"Given the dramatic increase in death threats against Michigan elected officials during the Trump Administration, this type of rhetoric is destructive and downright dangerous," the governor's spokesman said

By Sean Neumann
March 30, 2021 12:43 PM
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Ron Weiser
Ron Weiser
| Credit: David Guralnick/Detroit News via AP

The chairman of Michigan's Republican Party apologized over the weekend after he called the state's top three women in government "witches" and raised the specter of political violence against conservatives who turned on Donald Trump.

"In an increasingly vitriolic political environment, we should all do better to treat each other with respect, myself included," Michigan GOP Chairman Ron Weiser said in a statement. "I fell short of that the other night."

Weiser, a 75-year-old former U.S. ambassador who is also on the Board of Regents at the University of Michigan, made the remarks on Thursday during a political event for the North Oakland Republic Club.

He said Gov. Gretchen Whitmer, the state's Secretary of State, Jocelyn Benson, and state Attorney General Dana Nessel were "witches" and that local Republican candidates who oppose them in the future should make sure "they are ready for the burning at the stake."

"Our job now is to soften up those three witches and make sure that we have good candidates to run against them, that they are ready for the burning at the stake," he said.

Elsewhere during the event, Weiser appeared to reference violence against Reps. Peter Meijer and Fred Upton — two Republicans from Michigan who voted to impeach former President Trump after the U.S. Capitol riot.

"Other than assassination, I have no other way other than voting them out, okay?" Weiser told the crowd, according to the Detroit Free Press.

Ron Weiser
Michigan GOP Chairman Ron Weiser and Republican National Committee Chairwoman Ronna Romney McDaniel
| Credit: AP/Shutterstock

A spokesperson for Whitmer told PEOPLE in a statement Tuesday that Weiser has not reached out to apologize to the governor, whom federal authorities said was the subject of a kidnapping plot last year after Trump, 74, repeatedly criticized her.

Whitmer, 49, opened up to PEOPLE last year about facing an increasing amount of threats in light of Trump's disdain.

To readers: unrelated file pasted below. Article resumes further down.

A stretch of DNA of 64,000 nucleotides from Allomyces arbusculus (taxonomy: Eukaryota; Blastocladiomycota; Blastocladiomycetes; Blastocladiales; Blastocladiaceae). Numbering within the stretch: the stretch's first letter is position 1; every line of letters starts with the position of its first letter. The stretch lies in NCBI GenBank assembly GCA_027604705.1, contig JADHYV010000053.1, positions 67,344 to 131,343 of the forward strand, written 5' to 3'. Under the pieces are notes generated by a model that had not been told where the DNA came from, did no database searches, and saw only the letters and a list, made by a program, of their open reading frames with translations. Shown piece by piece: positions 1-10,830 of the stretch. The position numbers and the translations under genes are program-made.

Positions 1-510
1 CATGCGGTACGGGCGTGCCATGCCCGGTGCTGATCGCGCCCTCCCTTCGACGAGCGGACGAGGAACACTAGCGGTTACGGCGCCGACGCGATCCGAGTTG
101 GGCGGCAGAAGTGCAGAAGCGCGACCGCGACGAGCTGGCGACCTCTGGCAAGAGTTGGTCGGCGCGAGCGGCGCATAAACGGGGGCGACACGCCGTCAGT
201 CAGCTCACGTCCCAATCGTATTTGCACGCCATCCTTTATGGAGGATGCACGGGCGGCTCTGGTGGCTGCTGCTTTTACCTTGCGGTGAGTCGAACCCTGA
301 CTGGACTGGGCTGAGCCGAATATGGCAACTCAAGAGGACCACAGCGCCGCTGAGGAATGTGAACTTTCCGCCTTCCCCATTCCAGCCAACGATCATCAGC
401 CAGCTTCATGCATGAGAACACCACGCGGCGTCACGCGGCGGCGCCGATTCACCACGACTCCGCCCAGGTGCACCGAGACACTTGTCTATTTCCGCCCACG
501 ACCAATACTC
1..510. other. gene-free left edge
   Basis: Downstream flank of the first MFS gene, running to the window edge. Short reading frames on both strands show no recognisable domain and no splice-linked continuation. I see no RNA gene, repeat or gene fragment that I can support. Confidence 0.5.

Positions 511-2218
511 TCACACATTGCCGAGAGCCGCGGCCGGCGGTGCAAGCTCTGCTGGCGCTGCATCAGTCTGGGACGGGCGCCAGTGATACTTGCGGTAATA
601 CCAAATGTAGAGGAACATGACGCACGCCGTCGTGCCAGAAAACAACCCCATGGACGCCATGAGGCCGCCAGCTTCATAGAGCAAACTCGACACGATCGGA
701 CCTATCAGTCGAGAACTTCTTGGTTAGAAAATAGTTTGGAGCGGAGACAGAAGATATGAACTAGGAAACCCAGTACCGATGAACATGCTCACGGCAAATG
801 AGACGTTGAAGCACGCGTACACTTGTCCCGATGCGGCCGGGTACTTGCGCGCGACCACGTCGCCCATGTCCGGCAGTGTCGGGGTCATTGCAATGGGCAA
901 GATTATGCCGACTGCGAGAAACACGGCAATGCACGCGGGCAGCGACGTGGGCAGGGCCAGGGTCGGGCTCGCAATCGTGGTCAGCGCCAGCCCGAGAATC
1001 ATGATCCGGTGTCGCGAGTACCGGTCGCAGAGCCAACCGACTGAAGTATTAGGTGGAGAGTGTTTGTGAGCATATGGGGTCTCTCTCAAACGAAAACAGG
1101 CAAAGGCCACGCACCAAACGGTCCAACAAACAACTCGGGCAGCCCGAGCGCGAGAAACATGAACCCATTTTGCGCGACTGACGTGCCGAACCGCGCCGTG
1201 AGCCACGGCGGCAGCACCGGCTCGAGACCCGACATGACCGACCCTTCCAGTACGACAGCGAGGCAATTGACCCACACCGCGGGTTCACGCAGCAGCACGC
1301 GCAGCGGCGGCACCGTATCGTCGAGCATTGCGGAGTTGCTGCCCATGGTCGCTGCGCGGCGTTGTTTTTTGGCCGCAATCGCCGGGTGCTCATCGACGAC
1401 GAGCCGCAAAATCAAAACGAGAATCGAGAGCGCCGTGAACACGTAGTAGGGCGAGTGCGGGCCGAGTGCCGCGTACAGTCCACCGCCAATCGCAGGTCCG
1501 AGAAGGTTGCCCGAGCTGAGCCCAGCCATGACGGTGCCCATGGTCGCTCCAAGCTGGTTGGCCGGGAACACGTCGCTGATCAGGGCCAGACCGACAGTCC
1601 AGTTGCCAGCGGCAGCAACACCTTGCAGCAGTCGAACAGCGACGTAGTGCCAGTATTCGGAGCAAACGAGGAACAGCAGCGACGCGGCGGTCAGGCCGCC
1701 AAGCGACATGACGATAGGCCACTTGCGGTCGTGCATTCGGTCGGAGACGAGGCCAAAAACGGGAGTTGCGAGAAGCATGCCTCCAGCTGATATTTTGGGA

Her spokesman, Bobby Leddy, called Weiser's rhetoric "hateful and violent" and said the chairman did not initially apologize for the remarks.

"Given the dramatic increase in death threats against Michigan elected officials during the Trump Administration, this type of rhetoric is destructive and downright dangerous," Leddy said.

Meijer did not wish to comment when reached by PEOPLE, while Upton urged critics to move on during a radio interview Tuesday with local station WHTC.

"We need to look to the future, not to the past. But we also know that words matter," Upton, 67, said.

Weiser said in his apology that "I have never advocated for violence and never will."

Gov. Gretchen Whitmer
Michigan Gov. Gretchen Whitmer in Detroit in 2018

Despite his contrition, some fellow regent board members at the University of Michigan called on Weiser to resign.

"This isn't and shouldn't be a partisan issue," board member Mark Bernstein said, according to The Ann Arbor News. "It's about rejecting violent, reckless rhetoric."

A spokesperson for Weiser and the state GOP did not immediately respond to PEOPLE's request for comment. The chairman has resisted calls for him to step down from his posts in politics and at the university and vowed "to be part of a respectful political dialogue going forward."

In recent days, Whitmer, Benson and Nessel have shared images of witches on social media, mocking Weiser's dismissive comments.

The three officials also all underlined what they called the seriousness side of comments like the ones Weiser made.

Benson's spokesperson told the Free Press that "the people of Michigan deserve more than a half apology when the leader of one of our two major political parties suggests violence over democracy."

University of Michigan President Mark Schlissel condemned Weiser's comments as well.

"It is never appropriate to raise the specter of assassination or perpetuate misogynistic stereotypes against anyone in any setting," Schlissel said. "Elected officials must adhere to a higher standard regardless of the context of their remarks."